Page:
Off The Record: Gobbledygook lingo a real turkey

November 24, 2003|HERB BROCK

As we gather around our Thanksgiving tables this Thursday, we will be both eating and talking turkey. Just as long as we don't gobble like them. But I'm afraid more and more of us are turning into gobblers.

Today's English - that is, the American version of the English language - is becoming a real turkey. It's colorful. It's annoying. It multiplies. And it's wordy and pompous. But it's also stupid and nonsensical.

We're turning into a bunch of gobblers speaking and writing gobbledygook. And I wouldn't doubt that some of us old fogies might need interpreters to sit next to us at the Thanksgiving table to translate what some of the younger, technoheads among us are saying.

Let me give you a sample slice of this turkey talk that dates back two decades, when the junkie jargon was just getting started - and it's a jargon that has become more inventive, annoying and stupid since:


Several years ago, I was given an assignment to interview a local school principal about a Kentucky Department of Education workshop held at a state park. The assignment seemed simple enough, but it became clear early in the interview that I needed a translator.

It's not that the principal was from a foreign land, unless you call Gravel Switch a foreign land. The guy was an old country boy who'd worked his way up the education ladder to become a very good principal. He was as plainspoken as they come - at least he was until the aforementioned interview. He suddenly had learned an alien tongue.

Here's an example of why I needed a translator - and why the principal needed someone expert in his new language to tell him proper pronunciations:

Me: "So tell me what you got out of the workshop?"

Principal: "Well, we did a lot of work with facilitators."

Me: "Facilitators? Are they anything like mashed 'taters."

Principal: "No, they're folks who facilitate conversational encounterings?"

Me: "Conversational encounterings?"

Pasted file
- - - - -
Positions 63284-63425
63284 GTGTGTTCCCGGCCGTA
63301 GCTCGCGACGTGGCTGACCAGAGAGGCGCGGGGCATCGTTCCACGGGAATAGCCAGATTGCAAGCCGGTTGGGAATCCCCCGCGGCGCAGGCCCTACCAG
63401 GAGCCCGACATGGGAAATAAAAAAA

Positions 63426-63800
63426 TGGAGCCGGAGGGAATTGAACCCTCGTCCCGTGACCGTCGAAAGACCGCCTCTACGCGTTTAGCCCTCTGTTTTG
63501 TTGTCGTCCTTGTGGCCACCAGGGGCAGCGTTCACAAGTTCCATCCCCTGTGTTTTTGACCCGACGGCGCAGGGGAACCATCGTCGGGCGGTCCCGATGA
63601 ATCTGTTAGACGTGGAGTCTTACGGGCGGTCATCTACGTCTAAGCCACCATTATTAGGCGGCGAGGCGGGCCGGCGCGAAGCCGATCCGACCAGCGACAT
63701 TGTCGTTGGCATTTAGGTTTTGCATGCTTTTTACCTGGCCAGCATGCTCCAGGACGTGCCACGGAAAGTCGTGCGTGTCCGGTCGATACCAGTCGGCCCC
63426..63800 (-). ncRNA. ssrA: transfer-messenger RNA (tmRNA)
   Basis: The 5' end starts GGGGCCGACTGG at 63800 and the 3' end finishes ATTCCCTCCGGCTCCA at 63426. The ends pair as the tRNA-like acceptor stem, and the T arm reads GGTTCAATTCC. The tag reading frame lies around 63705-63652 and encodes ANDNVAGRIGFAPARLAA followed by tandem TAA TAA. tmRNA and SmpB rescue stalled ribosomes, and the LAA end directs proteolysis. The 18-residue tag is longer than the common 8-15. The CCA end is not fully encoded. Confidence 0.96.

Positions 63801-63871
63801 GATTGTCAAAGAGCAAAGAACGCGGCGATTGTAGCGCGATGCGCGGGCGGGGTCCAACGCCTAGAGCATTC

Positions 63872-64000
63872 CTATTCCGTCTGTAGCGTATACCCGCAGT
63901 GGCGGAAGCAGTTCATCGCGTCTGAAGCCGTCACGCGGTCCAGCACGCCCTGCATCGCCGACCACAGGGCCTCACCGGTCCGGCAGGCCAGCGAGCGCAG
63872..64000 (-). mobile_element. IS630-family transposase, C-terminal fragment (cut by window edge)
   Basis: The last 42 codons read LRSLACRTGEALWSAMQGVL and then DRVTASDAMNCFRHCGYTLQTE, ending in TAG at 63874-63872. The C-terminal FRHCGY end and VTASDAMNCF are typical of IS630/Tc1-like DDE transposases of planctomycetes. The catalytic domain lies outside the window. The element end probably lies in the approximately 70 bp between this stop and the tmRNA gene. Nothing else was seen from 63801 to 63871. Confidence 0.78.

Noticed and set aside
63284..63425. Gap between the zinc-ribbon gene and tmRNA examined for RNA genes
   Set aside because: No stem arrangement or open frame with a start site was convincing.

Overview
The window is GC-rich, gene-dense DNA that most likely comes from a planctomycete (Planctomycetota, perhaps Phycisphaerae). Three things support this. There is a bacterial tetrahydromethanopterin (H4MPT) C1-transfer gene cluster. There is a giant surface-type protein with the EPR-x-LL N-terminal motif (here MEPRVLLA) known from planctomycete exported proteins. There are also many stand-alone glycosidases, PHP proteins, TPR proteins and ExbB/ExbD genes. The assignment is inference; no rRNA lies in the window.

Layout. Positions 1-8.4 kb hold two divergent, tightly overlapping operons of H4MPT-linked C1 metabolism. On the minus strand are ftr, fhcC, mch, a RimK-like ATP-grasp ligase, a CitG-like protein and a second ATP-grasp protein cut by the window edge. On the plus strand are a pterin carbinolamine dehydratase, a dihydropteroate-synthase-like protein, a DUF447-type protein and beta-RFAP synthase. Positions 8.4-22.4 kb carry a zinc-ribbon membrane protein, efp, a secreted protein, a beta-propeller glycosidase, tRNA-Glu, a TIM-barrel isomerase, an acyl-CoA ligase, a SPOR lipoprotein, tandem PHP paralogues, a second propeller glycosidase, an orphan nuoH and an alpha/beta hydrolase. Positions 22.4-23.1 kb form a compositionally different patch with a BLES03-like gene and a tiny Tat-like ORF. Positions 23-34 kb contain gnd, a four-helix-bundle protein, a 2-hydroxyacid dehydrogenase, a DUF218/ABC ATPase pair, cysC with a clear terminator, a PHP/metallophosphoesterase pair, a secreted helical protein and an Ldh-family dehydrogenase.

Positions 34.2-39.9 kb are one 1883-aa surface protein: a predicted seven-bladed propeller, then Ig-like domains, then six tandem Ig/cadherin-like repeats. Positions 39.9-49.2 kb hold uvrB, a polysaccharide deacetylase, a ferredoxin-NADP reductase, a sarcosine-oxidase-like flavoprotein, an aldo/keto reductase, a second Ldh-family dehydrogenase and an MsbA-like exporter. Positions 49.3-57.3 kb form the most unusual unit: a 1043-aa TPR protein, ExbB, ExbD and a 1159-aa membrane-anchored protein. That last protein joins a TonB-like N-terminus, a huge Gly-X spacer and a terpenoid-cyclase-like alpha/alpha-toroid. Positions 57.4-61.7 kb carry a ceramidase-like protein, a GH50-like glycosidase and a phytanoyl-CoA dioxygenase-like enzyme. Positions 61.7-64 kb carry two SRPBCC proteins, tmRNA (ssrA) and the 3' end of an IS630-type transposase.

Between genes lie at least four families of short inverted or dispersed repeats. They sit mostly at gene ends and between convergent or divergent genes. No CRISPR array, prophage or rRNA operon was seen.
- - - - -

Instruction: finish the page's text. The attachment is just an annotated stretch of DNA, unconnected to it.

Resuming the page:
Principal: "You know, when a group of people are talking to each other."

Me: "So what did this conversational encountering facilitator do while you all were talking to each other?"

Principal: "He'd facilitate. Like, he'd guide us through a topic."

Me: "Oh, I understand. These facilitators were state Department of Education psycho-babbling bureaucrats who basically told you to say what they wanted to hear."

Principal: "No, they just helped us say what they wanted to hear."

Me: "Did you all do any conversational encounterings away from the conversational encountering facilitators?"

Principal: "Oh, yes. We had a lot of good interactions on our own. We did a lot of intercoursing."

Me: "Intercoursing?"

Principal: "Yes, we intercoursed long after the workshop was over."

Me: "Surely you don't mean to say you all were ... ?"

Principal: "No, no. I'm sorry. I meant we did a lot of interfacing. That's right, we interfaced."

Me: "Interfaced?"

Principal: "You know, that's when you and another person face each other and have a conversational encounter. You interface."

Me: "So the bottom line is that you spent two days at a state park doing a lot of talking."

Principal: "That about sums it up."

Upset is the way I would sum up my feelings of the constant bastardization of the English language by various sectors of our culture. Educators, bureaucrats, lawyers, doctors, entertainers, athletes, politicians and, yes, journalists, have felt a need over the last couple of decades to take their Webster's and shred it and replace it with dictionaries with new jargons. English was good enough for this country for 200 years but it's been revised and rearranged over the last 20 years.

If this trend toward destroying English continues, we're going to have to enroll adults in our schools' English as a Second Language program.

There are so many words and phrases that can be used as examples of the many new jargons, but let me use just one - the popularity of turning nouns into gerunds.

It's no longer good enough to say we're working together on a project. Now we have to say we're partnering.

It's no longer good enough to say we're doing a task. Now we have to say we're tasking.

It's no longer good enough to say we're making an effort to achieve a goal. Now we have to say we're efforting.

I'm also getting tired of the new sayings that have replaced perfectly good old sayings to jazz up our ever-evolving new Jargonspeak version of English.

It's no longer good enough to say "when the dust settles." Now we have to say "at the end of the day."

It's no longer good enough to say we're trying to understand a problem. Now we have to "put our arms around" it.

It's no longer good enough to say we're losing it. Now we have to say we've been "afflicted by another senior moment."

I am really efforting to put my arms around this new language but I do believe the tasking will be futile at the end of the day. And at the middle of the day this Thursday, I will be efforting to carve the turkey so it can partner with the dressing and cranberry sauce and I can put my mouth around all three.

Gobble, gobble. Gobbledygook, gobbledygook.

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